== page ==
We do not tell fortunes here. This is one of the hardest questions that only you can answer; your success depends on you. All businesses are different, and there’s no way to predict whether it will succeed or not. However, realize that so much of your success depends on you. The work that you put into your business translates into success, so be aware that no matter what you’re doing, it won’t necessarily be easy. Visit the Services Section at www.EM-Advisory.com to get a few more ideas for yourself, and always think out of the box.
That largely depends on the business you’re in, but there are a few things you always want to keep an eye out for. Are you looking for desktops that will always stay in place or laptops that you can take home? Do you need specific software like accounting applications and industry-specific applications like metallurgy evaluators, stock-trackers, or any program that helps your company function? Do the computers you’re looking for meet or, preferably, exceed, the specifications listed for the programs you need? Don’t forget to include applications like firewalls, servers, and anti-virus programs. Do you need a network? How much storage space do you need? Can you make backups? These are all important questions you need answers to before buying computers for your office.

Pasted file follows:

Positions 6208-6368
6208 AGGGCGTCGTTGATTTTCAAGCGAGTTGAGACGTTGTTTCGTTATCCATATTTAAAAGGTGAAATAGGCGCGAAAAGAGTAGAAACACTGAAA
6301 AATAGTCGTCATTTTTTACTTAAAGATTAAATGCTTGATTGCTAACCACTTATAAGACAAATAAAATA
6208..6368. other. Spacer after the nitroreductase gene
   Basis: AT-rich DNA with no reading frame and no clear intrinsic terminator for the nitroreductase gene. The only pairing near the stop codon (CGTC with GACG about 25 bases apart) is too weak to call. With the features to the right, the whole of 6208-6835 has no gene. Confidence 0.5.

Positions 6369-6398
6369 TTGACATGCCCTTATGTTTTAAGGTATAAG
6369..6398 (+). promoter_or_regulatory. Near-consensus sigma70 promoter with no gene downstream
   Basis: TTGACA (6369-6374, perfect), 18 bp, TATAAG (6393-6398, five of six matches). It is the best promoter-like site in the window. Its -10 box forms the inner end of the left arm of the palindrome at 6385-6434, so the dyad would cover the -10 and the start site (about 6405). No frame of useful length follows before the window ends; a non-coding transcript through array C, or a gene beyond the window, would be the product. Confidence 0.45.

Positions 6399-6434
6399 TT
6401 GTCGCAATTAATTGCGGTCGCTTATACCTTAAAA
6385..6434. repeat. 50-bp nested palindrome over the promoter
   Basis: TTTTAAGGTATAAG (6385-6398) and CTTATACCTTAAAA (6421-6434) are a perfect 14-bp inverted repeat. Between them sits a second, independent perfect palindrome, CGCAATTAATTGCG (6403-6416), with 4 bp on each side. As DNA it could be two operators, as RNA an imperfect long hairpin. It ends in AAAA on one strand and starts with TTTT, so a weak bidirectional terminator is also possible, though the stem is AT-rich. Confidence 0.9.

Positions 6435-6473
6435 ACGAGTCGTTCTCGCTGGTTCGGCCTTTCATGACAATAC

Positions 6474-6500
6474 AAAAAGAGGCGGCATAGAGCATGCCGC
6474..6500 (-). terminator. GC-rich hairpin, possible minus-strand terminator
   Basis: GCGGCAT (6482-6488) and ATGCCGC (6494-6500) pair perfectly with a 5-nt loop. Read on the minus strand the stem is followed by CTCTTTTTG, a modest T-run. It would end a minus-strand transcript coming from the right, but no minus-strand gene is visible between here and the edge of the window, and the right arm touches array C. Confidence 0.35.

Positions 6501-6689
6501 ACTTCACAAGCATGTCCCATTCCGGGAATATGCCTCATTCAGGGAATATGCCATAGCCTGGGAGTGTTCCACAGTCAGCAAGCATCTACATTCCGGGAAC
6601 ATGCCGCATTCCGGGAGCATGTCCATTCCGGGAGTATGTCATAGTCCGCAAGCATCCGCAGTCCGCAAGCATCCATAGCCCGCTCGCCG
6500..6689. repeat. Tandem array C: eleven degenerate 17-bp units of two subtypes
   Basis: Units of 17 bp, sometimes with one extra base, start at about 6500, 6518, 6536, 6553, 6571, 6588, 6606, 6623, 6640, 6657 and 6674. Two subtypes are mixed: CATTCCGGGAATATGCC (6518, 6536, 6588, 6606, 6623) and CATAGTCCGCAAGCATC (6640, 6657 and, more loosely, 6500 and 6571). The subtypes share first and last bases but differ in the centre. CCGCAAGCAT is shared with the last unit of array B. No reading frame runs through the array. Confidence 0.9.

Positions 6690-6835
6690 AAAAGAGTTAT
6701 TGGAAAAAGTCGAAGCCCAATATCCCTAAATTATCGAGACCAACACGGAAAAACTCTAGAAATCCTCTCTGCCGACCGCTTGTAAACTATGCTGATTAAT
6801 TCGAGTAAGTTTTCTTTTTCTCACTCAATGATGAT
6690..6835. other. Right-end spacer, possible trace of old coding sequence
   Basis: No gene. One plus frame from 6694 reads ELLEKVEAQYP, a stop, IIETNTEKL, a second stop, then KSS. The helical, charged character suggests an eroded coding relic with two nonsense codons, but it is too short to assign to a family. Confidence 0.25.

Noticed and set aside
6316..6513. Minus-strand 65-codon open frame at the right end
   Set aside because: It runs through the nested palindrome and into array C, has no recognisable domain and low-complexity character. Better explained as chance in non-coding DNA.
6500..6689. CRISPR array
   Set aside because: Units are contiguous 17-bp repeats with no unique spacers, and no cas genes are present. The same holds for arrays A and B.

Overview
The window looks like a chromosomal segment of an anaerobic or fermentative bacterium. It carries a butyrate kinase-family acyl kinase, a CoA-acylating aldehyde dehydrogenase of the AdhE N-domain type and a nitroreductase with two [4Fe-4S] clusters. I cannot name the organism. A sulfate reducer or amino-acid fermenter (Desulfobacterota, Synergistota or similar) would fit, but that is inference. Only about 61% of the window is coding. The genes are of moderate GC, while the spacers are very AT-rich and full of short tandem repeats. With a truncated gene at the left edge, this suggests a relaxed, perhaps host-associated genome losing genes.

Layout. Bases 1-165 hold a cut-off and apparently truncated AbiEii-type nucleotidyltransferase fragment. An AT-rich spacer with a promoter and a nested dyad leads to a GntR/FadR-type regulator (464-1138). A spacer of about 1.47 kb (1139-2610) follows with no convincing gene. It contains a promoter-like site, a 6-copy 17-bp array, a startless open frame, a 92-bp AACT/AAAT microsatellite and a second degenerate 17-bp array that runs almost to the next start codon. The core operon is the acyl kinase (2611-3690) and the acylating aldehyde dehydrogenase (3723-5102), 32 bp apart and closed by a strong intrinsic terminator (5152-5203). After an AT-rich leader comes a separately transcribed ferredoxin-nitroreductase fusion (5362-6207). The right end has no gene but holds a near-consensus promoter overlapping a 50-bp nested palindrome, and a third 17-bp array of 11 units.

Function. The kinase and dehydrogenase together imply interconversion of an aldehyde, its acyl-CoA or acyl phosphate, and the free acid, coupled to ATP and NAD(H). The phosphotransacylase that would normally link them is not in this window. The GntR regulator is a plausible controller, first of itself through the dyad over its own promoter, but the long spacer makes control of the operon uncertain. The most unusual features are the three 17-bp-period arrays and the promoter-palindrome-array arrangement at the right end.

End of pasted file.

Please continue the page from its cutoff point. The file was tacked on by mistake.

There are several advantages to a teleclass if your company is large enough to support it. You can reach a wider audience for less cost. It’s more environmentally sound to not have people traveling all over the place. People can review later if they want. The risk is that you distance yourself from the people you’re trying to teach. I wouldn’t entirely eliminate the face to face contact of in-person lessons, but consider adding teleclasses to your arsenal of communication tools, and consider having the teleclass in employee groups.